An injury received by the victim of an attack while trying to defend against the assailant. These are often found on the hands and forearms, because the victim has raised them to protect the head and face. Defensive wounds may also be present on the feet and legs if a victim attempts to defend themselves while lying down and kicking out at the assailant.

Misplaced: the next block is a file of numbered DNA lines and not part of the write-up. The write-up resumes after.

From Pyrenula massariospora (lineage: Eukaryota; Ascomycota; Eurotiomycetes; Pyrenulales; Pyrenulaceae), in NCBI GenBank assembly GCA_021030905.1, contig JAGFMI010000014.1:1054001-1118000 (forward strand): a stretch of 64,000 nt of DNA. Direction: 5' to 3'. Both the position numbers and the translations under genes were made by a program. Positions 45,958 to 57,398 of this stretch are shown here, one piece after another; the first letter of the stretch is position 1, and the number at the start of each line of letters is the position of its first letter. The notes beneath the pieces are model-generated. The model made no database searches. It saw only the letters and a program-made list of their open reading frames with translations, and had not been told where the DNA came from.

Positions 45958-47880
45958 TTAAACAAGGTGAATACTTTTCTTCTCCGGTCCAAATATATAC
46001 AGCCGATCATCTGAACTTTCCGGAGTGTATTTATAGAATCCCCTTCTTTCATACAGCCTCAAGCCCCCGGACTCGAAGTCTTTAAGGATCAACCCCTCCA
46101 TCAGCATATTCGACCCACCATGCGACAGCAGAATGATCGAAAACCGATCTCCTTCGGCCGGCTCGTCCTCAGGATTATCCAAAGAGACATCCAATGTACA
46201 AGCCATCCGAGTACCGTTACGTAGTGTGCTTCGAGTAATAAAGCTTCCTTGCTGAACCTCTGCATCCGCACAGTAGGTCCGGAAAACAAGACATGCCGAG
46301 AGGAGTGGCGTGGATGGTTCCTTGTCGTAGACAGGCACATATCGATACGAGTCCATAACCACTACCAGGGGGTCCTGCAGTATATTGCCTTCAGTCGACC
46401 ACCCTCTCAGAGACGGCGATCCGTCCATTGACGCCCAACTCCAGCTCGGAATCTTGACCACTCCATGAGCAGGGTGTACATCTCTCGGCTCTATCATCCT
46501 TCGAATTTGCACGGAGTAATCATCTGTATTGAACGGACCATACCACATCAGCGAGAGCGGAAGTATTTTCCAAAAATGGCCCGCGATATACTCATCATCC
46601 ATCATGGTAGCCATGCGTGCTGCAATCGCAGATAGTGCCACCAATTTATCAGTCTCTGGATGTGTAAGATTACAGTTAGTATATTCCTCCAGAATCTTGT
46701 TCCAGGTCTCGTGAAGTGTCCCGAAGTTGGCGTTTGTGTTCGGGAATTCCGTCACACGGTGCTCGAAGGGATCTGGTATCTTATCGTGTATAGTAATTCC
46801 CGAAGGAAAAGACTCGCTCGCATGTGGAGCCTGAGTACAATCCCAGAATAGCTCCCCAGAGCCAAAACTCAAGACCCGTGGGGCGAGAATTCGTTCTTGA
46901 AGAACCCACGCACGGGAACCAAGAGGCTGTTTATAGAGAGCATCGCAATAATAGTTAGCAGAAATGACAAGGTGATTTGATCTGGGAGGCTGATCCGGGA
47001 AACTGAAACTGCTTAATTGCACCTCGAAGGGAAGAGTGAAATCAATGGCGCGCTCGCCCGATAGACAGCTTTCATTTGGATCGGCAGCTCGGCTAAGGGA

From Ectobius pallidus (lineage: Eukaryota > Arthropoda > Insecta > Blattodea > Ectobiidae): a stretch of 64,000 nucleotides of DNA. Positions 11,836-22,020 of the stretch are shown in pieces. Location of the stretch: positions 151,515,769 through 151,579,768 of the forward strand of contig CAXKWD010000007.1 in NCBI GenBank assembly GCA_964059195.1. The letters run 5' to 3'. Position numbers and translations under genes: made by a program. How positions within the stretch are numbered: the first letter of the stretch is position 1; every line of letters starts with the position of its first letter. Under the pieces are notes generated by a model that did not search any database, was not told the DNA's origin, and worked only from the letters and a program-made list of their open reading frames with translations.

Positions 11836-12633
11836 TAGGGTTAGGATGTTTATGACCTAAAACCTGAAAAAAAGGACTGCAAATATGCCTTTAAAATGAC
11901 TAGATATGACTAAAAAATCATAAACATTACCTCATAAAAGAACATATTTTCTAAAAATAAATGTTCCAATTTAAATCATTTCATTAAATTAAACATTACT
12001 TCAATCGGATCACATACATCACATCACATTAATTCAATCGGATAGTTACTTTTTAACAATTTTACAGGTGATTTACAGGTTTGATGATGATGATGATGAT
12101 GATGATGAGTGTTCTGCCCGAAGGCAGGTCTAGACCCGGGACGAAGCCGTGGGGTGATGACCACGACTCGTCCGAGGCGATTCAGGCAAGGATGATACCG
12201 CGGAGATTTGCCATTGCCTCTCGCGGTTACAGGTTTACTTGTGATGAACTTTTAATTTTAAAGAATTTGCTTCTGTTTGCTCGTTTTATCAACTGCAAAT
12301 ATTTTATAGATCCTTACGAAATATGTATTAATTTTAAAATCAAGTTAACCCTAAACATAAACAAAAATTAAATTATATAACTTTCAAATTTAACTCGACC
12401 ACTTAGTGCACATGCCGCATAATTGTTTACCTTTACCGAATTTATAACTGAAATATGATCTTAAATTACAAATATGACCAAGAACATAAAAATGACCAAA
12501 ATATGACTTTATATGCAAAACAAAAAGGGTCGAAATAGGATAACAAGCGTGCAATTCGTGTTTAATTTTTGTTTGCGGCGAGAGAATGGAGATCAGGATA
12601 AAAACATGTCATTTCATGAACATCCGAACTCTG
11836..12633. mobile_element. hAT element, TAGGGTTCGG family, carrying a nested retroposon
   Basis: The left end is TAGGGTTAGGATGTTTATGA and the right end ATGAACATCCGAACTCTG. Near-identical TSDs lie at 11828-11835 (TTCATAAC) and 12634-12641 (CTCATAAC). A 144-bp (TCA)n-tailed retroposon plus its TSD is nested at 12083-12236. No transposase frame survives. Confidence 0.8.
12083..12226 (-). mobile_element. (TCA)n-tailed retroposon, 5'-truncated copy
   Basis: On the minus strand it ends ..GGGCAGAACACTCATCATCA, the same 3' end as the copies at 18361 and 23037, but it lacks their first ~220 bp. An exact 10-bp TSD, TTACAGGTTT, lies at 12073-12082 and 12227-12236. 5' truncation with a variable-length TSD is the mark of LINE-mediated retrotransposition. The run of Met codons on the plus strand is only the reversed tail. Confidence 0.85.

The appearance and nature of the wound varies with the type of weapon used and may present as a laceration, abrasion, contusion or bone fracture. Severe laceration of the surface of the hand or partial amputation of fingers may result from the victim grasping the blade of a weapon during an attack. In forensic pathology the presence of defense wounds is indicative of homicide and also proves that the victim was conscious and resisted during the attack. Defense wounds may be active or passive. A victim of a knife attack, for example, would receive active defense wounds from grasping at the knife’s blade, and passive defense wounds on the back of the hand if it was raised up to protect the face.